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Researchers have identified almost 300 chemicals in everything from hair dye to pesticides that can increase levels of breast cancer-contributing hormones.
Of those chemicals, 219 had not been previously identified as potential carcinogens, Ruthann Rudel, director of research for the Silent Spring Institute and co-author of the new study, told Environmental Health News (EHN). The findings come in a study out this week in Environmental Health Perspectives.
While scientists have known for decades that higher levels of estrogen and progesterone are linked to breast cancer, experts say that safety screening to test U.S. consumer products rarely looks at how chemicals affect the production of those hormones.
“The way that chemicals are tested now, they are really missing breast-related effects,” said Rudel. “We have to do a much better job checking for these effects when we test chemicals.”
Environmental chemicals and hormone production
Scientists have historically used animal studies to understand whether chemicals pose a threat to humans. Animal studies take time and money, though, leading researchers and regulators to increasingly use high-throughput tests to more quickly screen chemicals for hormone disruption and other potentially disease-inducing effects. With these high-throughput tests, researchers expose cells and other molecules to chemicals to see whether they trigger any changes.
Researchers from the Silent Spring Institute, a non-profit that studies the environmental causes of breast cancer, decided to look through 2018 EPA ToxCast safety data on roughly 1,800 chemicals to see how many caused cells to increase estrogen and progesterone.
Laura Vandenberg, associate professor of environmental health sciences at the University of Massachusetts Amherst who was not involved in the study, told EHN that one of the characteristics toxicologists commonly look for is whether a chemical mimics estrogen. To date, though, there has been little focus on whether chemicals could actually cause cells to produce more estrogen or progesterone.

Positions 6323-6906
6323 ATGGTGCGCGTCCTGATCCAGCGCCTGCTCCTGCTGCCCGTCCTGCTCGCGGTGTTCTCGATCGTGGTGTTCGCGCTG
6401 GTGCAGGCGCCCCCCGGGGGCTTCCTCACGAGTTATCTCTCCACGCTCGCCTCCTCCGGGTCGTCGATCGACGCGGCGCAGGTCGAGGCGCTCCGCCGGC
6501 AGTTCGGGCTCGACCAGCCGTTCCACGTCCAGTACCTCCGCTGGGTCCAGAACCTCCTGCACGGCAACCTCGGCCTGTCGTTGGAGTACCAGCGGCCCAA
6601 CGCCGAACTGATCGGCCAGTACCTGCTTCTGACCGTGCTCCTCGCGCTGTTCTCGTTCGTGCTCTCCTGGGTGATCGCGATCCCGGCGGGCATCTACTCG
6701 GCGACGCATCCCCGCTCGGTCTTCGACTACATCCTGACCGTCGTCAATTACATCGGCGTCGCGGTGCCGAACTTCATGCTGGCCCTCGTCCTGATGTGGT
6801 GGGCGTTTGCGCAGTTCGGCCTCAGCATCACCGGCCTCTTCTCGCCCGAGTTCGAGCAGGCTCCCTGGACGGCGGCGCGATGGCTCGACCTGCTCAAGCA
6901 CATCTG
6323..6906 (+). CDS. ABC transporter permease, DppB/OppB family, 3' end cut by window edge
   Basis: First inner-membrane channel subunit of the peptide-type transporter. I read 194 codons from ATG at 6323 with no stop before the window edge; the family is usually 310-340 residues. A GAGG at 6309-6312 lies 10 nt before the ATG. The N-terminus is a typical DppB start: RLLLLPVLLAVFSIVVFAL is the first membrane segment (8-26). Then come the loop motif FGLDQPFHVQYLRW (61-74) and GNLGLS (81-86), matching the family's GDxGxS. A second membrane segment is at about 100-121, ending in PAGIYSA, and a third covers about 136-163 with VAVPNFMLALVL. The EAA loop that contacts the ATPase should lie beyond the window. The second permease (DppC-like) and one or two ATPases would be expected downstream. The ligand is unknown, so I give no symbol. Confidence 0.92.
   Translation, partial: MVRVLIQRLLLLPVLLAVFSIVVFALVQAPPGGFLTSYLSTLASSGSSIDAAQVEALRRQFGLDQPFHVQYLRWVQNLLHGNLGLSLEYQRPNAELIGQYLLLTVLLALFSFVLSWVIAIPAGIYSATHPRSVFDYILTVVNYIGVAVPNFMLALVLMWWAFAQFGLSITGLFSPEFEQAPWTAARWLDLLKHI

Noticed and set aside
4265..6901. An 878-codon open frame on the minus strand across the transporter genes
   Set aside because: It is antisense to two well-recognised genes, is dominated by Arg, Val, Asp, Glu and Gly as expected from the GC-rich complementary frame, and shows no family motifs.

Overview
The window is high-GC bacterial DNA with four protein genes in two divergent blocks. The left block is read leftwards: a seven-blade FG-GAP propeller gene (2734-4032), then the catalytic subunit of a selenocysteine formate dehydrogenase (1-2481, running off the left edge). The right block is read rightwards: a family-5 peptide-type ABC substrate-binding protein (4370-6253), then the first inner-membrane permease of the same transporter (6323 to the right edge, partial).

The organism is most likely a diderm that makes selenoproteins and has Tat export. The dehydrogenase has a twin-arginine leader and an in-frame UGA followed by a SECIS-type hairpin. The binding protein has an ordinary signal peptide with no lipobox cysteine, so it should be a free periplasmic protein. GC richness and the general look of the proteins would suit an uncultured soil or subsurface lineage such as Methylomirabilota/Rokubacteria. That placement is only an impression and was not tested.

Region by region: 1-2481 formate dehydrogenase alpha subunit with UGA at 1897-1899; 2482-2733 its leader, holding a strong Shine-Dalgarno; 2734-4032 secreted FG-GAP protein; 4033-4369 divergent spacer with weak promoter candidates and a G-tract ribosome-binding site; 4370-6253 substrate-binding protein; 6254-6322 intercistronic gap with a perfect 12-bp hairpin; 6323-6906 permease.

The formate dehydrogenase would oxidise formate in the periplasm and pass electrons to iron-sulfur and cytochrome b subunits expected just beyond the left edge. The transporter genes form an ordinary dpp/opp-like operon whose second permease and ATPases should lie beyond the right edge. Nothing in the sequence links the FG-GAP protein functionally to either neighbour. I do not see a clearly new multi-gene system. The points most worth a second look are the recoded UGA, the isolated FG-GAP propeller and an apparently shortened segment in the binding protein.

Rudel said that their list of hormone-increasing chemicals provides a good starting point for both toxicity and human exposure research. “There hasn’t been a super systematic approach to what chemicals should be studied in breast cancer (epidemiological) studies,” she added.
The researchers also found that even for chemicals that had been previously scrutinized, past risk often didn’t look at or dismissed mammary gland impacts. For example, although a multi-generational toxicology study showed that exposure to dichlorophenol, a chemical in some pesticides and disinfectants, stiffened and whitened breast tissue in all doses, the authors of that study didn’t take those effects into consideration when determining what a safe dose of that chemical is.
And a lot of the animal tests used by regulators only look at a couple of the hundreds of ducts in the mammary gland, which is “treated as sufficient — and it’s not,” Vandenberg said.
“My worry is that women’s health always gets sort of short shrift, and there’s a little bit of an attitude of breast cancer as a disease of the old, and therefore, it’s not a priority for regulatory agencies,” she said, stressing that no one at those agencies had actually said that.
How to limit your chemical exposure
Researchers also don’t have a great sense of how we’re exposed to many of the chemicals on the list, Rudel added.
Silent Spring has a mobile app, Detox Me, that allows people to scan consumer product barcodes and other features to try to minimize their exposure to toxic chemicals.
Originally published by Environmental Health News.